We continued past this crowded pool down the hill where we saw a few other private, smaller pools. We comfortably fit 4 people in one of the pools. There is a lot of mud and water leading to these private pools. So bring appropriate footwear.

This was the ultimate experience in my opinion. Uninterrupted views of the scenic Sierra Mountains with frosted peaks.

Best Time to Visit Travertine Hot Springs

photo by Daniel Fowler

Travertine Hot Springs is growing in popularity and once you visit it’s not surprising why! More and more people are showing up to these hot springs and it can make it challenging to get a private moment.

We knew we were wanting to photograph the hot springs so we made sure to seek out a private area where we would not make anyone else uncomfortable with out cameras out (as people often soak nude).

The great thing about Travertine Hot Springs is that there is dispersed, primitive camping right down the road. Makes getting there for sunrise a lot less painful.

We car camped at the camping area and set our alarms for an hour before the sun came up. This gave us time to shiver into our swimsuits, hydrate and find a pool all before the sunrise.

My advice: Wake up before the sun is up for your best chances of a private hot spring experience.

Even Better Advice: If you have a flexible schedule – go during the weekdays. Weekends are absolutely more crowded.

Time of Year to Visit Travertine Hot Springs

This will be more of a pros/cons list of when I went.


We rolled into Travertine Hot Springs the first week of December. There were a lot of good and bad things with this. [Insert photo that I didn’t take of my frozen hair and swimsuit]


  • less crowds
  • gorgeous views of snowy mountain peaks
  • the pools feel incredible in the cold air
  • no overheating


  • IT WAS SO COLD. We woke up to 9 F degree weather
  • getting out of the pool is incredibly difficult because the air is frigid

Where to Stay Near the Hot Springs

As mentioned earlier, there are primitive, dispersed camping spots available on the 1 mile long dirt road before you reach the parking lot! What this means is that it is first come first serve camping. They are obvious pull out spots (don’t pull onto land that does not already have a path going there), but no amenities exist outside of the pit toilet at the parking lot.

Bring in all the water and food you need if you are going to stay here! A lot of people always ask how I can afford to travel so often, and this is a HUGE part of why I can. FREE camping.

If you don’t want to brave 9 degree weather (and you really shouldn’t if you don’t know if your gear is adequate enough to keep you warm), book a place to stay nearby in Bridgeport, California.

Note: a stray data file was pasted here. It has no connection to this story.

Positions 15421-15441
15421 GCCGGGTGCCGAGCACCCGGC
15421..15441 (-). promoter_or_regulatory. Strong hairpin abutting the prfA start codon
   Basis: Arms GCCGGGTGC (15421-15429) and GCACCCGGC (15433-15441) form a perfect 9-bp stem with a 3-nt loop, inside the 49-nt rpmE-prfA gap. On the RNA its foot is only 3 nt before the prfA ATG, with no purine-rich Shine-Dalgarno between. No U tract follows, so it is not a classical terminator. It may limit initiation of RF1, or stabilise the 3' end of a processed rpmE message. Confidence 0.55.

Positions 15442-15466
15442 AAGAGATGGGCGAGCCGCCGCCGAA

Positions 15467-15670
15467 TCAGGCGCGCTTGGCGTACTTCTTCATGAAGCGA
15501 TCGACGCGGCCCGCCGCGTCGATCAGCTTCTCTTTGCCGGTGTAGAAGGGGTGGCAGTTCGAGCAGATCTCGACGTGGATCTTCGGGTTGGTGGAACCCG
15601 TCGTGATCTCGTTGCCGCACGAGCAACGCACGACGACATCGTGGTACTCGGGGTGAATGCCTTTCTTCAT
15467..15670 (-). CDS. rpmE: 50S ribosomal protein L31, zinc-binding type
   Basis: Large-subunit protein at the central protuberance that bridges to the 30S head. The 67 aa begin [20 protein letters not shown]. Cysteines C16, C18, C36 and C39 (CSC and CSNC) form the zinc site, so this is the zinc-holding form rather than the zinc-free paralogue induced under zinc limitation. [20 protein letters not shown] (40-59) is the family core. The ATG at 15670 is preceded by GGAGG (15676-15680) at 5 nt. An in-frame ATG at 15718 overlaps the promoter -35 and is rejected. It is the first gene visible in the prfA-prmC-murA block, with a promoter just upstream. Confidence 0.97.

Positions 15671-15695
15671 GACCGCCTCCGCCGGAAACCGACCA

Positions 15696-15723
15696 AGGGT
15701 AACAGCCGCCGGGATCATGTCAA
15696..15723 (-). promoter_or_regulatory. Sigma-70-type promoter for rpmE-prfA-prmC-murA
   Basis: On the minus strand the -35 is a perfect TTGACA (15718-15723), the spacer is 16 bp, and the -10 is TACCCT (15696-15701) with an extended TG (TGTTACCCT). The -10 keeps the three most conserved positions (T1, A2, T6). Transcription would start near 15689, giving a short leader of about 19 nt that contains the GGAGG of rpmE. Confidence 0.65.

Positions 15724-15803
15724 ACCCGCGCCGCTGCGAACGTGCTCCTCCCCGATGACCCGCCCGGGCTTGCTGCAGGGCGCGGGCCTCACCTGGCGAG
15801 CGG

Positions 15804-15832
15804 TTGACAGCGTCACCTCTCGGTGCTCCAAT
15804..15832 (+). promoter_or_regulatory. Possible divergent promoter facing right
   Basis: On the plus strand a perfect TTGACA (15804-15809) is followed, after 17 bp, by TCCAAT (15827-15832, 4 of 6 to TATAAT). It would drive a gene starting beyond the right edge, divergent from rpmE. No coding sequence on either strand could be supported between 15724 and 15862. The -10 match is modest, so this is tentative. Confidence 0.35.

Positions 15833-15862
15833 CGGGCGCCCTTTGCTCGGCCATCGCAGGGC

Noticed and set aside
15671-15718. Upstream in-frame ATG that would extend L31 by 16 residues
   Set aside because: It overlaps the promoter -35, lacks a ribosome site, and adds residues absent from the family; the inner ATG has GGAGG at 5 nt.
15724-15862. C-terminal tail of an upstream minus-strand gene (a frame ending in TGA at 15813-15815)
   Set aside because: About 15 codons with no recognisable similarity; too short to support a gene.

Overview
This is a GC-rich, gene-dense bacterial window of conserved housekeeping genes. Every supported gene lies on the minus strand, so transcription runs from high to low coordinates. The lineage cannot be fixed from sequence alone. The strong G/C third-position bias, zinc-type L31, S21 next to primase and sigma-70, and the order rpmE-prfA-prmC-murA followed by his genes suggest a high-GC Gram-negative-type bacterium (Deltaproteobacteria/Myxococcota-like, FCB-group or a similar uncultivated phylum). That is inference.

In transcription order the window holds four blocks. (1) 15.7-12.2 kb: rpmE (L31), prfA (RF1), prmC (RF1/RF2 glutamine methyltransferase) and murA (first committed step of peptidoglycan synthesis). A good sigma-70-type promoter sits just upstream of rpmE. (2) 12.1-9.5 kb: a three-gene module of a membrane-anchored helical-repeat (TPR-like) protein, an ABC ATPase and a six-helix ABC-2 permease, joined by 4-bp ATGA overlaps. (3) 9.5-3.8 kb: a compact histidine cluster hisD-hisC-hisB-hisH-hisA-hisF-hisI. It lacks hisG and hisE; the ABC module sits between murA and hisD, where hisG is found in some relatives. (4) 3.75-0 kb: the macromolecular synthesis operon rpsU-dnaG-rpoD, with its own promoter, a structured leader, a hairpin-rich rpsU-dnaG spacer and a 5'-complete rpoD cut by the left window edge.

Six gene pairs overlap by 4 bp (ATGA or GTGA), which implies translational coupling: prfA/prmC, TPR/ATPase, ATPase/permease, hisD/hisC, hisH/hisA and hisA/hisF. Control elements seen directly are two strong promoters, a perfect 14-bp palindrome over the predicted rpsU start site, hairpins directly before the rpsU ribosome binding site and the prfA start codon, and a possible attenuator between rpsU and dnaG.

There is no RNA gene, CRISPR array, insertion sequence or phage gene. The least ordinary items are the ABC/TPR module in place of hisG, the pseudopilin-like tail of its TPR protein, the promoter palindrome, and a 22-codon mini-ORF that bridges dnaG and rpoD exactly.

Here are some options:

Get $65 off your first Airbnb stay using my link HERE

Hot Spring Packing List

  • Swimsuit (optional!)
  • Drinking Water (don’t get dehydrated!)
  • Towels/Blankets
  • Slip on Shoes/Sandals
  • Trash Bag & Gloves (for any trash created by you OR others)
  • Canned beverage (optional)

* I recommend packing a darker colored swimsuit. My white suite definitely was very dirty from the soft mud bottom of the pools (but it did wash out just fine).

Some Trendy and Functional Recommendations

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Hot Spring Obsessed?

Be sure to check out my post on Wild Willy’s Hot Spring Nearby!

Other Hot Springs nearby: Buckeye Hot Springs

Remington Hot Springs in California

Heading to Oregon? Check out my post on Umpqua Hot Springs!

Save for Later and Share! Let me know if you have been or plan to go in the comments below!

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  1. Ashley on January 27, 2021 at 11:37 am

    Wow, what a cool spot, I’ve never actually visited a hot spring before. Thanks for sharing such a detailed post about it because I never would have thought to look for a place like this. Your photos are beautiful as well!

  2. Hannah on January 27, 2021 at 1:07 pm

    I’m used to the European hot springs, where they have big facilities and buildings surrounding them! Travertine sounds rugged and lovely! Although I would definitely choose to visit during the week, or in low season – I hate crowds! Wild camping sounds fun too!

  3. Daphna on January 27, 2021 at 1:13 pm

    This place looks incredible! I would probably not visit when it’s cold out, but the snow sure does make for beautiful pictures!

  4. cass on January 27, 2021 at 9:12 pm

    the photos look AMAZING! and such a thing to do with a girl friend!